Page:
Colonialism 2.0: US Assault on TikTok Is Latest Step in Building Monopoly
The Trump administration’s bid to seize Chinese platform TikTok and hand it over to already-monopolistic Microsoft is part of a huge power grab, as the deteriorating quality of US propaganda puts its narrative dominance at risk.
The US government has made clear the fact it won’t rest until the user-facing portion of the internet is under its control. It is no longer enough for Twitter, Facebook, and YouTube/Google to merely eject hundreds of anti-establishment accounts on command, accompanied by stated rationales that would be laughable if they didn’t trample on the fundamental freedoms of the account owners.
TikTok – hardly a bastion of subversive political thought – must nevertheless be wrested from its Chinese owners ByteDance and handed to Microsoft, a convicted antitrust violator, lest Beijing be permitted to challenge Washington for control over the hearts and minds of online youth.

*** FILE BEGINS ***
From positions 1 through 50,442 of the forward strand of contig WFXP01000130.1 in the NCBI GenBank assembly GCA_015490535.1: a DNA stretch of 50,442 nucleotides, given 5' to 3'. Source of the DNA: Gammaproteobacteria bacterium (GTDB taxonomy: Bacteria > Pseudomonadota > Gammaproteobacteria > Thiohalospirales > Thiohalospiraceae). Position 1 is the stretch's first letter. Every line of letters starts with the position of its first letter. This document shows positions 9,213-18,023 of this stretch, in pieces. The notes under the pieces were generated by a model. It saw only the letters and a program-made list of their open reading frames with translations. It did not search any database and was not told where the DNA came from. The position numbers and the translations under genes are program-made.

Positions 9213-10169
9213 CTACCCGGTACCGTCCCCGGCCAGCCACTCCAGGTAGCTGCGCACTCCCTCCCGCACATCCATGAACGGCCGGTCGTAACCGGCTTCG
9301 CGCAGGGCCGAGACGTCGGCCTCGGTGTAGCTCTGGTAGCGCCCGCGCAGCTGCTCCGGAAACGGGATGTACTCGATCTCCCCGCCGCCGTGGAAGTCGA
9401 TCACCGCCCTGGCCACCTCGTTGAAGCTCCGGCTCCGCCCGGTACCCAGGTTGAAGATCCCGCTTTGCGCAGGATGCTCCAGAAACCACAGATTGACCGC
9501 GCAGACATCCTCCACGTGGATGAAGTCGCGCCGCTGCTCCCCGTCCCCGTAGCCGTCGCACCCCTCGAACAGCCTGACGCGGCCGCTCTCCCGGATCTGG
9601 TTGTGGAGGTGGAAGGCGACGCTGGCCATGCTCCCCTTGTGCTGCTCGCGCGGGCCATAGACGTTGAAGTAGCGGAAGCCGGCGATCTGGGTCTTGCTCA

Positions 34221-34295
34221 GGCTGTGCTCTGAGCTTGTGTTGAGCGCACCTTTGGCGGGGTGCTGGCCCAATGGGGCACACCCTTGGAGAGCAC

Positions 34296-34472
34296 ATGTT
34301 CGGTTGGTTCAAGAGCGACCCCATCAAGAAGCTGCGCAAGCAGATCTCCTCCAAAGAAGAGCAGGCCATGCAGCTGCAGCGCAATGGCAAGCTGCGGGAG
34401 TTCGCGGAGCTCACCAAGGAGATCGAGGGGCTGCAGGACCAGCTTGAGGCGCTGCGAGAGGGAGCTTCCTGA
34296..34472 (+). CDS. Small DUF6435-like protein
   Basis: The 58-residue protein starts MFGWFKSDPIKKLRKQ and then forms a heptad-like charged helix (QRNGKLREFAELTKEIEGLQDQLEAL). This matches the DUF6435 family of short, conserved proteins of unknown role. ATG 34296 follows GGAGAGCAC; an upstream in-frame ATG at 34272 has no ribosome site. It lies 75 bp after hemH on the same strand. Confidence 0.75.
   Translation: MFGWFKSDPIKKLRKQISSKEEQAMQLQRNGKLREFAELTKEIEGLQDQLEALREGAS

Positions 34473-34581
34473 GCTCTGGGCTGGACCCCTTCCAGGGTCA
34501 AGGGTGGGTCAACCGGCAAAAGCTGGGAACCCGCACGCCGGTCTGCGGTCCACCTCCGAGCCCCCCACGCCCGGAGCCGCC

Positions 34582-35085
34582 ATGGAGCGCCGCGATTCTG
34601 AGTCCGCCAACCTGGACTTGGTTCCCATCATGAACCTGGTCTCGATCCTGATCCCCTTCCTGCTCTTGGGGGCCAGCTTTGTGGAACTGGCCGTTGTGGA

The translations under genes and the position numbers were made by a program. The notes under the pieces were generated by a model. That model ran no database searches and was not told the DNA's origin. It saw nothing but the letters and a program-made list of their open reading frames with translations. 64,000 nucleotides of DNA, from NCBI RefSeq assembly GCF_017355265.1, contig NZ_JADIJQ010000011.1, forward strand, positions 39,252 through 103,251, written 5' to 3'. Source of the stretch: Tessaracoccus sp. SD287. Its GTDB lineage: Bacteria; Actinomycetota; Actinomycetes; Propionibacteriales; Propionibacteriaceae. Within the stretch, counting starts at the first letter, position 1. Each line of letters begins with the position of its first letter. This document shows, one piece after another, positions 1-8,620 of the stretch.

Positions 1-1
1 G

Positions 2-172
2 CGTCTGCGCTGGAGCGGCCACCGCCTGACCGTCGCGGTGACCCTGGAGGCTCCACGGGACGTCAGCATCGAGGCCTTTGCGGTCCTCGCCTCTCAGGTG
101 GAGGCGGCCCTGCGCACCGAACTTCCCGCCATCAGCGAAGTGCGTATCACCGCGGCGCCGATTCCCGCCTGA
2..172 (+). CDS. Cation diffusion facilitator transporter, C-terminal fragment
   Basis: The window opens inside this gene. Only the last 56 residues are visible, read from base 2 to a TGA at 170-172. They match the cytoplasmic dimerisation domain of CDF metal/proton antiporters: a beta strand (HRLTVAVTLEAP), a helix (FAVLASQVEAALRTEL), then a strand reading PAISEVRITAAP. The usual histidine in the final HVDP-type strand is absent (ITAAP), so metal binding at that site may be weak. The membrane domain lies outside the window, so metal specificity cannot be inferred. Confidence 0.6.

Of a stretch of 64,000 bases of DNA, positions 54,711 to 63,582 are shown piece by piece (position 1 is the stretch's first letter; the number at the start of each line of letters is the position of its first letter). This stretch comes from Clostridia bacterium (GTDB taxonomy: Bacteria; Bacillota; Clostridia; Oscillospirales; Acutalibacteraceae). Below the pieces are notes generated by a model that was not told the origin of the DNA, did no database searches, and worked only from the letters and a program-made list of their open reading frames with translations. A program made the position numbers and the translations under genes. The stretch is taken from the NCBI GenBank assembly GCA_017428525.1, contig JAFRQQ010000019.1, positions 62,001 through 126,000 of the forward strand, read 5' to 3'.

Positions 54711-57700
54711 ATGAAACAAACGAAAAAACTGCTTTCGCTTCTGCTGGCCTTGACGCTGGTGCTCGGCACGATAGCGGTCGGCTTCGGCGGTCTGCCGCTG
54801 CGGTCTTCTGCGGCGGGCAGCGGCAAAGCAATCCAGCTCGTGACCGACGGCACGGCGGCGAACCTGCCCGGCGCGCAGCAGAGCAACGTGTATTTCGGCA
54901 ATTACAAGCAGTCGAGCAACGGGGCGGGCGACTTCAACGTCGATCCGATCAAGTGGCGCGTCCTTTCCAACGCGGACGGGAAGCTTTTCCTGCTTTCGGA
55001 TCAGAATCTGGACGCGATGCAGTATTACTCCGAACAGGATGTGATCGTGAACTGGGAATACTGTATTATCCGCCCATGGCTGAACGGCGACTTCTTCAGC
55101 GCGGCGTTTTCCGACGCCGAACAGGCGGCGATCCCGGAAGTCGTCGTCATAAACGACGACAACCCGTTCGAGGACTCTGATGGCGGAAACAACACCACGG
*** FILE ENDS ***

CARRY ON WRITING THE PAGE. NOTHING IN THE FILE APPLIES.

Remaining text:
It’s ironic that, with western culture in the grip of a reckoning with its colonial past, the US is so intent on subjugating the world’s peoples with a lighter-touch, tech-enabled version of colonialism that doesn’t require the deployment of ships to foreign shores (though those 800 military bases around the world don’t hurt). A direct line to the eyes and ears of targeted peoples is sufficient to maintain Hegemony 2.0.
But the quality of US propaganda has deteriorated noticeably over the years, to the point where four out of five Americans believe their media is biased. Rather than step up their propaganda game, Washington’s response has always been to stifle competition, either using censorship enacted through its private-sector partners, or by buying competitors’ silence. Interlopers like TikTok are crushed – or bought out by the likes of Micr
Article from LewRockwell